By utilizing principal component analysis combined with cluster analysis and comparing two time points of tissue culture, we identified aspects of tissue function that contributed to variability, both genotypically and longitudinally. The altered twitch dynamics between control and mutant tissues played a dominant role in distinguishing tissue types at both time points, which may reflect a functional consequence of the dysregulated calcium handling observed in HCM [2,39] and Ras activation [40,41] and also observed in the purified BRAF-mutant cells [Josowitz R et al., In Revision]. Other studies have found that conduction velocity increases with shorter twitch duration[42], suggesting that the shorter T50 observed in the BRAF mutant hECTs may represent enhanced conduction throughout the tissue. Mechanistically, the activity of hERG K+ channels has been shown to be regulated by BRAF [43], which could potentially alter the dynamics of the twitch in the BRAF-mutant hECTs. One potential limitation of the use of PCA in this study is the low power associated with our PCA. Nevertheless, the PCA was informative since it directed investigation into the contribution of diastolic force to tissue phenotype over time. Analysis revealed that the lost difference in developed force at day 11 was due to the much larger increase in diastolic force from day 6 to 11 for the mutant compared to the wild-type hECTs. These observations also point out that the functional phenotype of engineered tissues can vary with time in culture, which may be particularly noteworthy when developing new disease models.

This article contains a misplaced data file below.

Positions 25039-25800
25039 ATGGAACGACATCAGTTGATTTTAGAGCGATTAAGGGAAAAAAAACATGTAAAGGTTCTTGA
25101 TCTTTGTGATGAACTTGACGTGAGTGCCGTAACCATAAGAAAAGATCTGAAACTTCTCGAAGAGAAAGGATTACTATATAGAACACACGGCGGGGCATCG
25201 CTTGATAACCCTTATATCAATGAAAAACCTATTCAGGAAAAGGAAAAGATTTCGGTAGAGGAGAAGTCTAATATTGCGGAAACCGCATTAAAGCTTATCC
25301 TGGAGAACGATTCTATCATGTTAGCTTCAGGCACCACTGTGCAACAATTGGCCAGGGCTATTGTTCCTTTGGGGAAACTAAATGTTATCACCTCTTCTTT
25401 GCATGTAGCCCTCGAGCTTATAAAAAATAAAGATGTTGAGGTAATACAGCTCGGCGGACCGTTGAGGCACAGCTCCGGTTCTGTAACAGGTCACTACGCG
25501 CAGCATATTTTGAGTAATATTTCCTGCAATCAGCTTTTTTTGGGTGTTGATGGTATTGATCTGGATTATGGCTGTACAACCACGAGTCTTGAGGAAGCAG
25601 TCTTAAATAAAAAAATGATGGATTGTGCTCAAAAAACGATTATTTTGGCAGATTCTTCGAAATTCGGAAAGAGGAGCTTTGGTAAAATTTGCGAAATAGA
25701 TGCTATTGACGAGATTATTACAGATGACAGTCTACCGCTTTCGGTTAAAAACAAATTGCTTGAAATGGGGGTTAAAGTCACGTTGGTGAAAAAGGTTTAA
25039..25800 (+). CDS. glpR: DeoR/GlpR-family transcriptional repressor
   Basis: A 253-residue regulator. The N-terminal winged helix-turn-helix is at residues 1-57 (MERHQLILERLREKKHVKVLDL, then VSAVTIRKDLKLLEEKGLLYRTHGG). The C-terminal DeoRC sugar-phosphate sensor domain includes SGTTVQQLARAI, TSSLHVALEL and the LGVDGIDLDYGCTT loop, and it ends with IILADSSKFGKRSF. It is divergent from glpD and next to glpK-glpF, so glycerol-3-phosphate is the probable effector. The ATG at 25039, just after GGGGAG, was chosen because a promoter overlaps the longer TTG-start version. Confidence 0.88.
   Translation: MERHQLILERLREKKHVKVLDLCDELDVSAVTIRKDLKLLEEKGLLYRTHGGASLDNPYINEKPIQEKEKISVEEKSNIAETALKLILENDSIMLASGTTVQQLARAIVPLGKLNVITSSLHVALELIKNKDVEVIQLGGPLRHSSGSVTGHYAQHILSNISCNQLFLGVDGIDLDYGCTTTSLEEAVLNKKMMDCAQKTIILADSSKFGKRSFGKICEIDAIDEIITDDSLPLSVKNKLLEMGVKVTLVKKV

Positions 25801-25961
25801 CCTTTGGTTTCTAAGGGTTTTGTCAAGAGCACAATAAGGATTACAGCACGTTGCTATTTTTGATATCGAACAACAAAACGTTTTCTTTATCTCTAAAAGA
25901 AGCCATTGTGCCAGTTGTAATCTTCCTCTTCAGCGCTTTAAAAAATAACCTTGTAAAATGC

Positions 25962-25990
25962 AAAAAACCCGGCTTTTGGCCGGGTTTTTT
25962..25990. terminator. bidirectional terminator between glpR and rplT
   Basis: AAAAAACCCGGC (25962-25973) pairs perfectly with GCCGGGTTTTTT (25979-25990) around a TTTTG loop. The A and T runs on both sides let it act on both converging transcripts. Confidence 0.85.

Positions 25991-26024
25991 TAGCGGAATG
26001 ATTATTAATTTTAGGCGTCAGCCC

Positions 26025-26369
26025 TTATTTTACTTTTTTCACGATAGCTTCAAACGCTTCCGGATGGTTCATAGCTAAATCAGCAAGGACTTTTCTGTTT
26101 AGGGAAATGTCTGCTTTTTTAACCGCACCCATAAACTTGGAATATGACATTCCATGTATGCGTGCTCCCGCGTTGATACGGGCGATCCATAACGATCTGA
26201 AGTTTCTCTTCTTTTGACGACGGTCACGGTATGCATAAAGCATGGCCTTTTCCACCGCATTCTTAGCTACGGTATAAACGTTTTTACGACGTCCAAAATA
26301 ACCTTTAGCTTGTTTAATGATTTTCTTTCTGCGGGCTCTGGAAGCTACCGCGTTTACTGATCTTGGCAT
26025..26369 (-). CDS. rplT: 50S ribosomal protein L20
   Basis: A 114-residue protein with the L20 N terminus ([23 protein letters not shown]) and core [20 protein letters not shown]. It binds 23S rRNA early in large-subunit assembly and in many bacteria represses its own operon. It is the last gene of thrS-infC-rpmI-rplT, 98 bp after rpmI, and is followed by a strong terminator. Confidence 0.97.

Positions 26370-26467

In conclusion, we have created the first diseased human ECTs from hiPSC-derived cardiomyocytes that reveal functional characteristics of BRAF mutant-mediated HCM, including altered contractile properties, accelerated twitch dynamics, and increased sensitivity to beta-adrenergic stimulation, which may reflect an enhanced susceptibility to arrhythmias. We also report tissue function at multiple time points to assess longitudinal changes in phenotype that may be important in developing iPSC-hECTs for disease modeling applications. Cluster analysis provided an unbiased method to examine tissue grouping that, when combined with principal component analysis, helped direct identification of key factors that drive the tissue phenotype, which may also be suitable parameters to monitor in screening applications. Thus, such iPSC-hECTs created using cells from healthy and diseased human patients, hold the intriguing potential to create next generation model systems for developing future therapeutics for patients suffering from HCM and related disorders.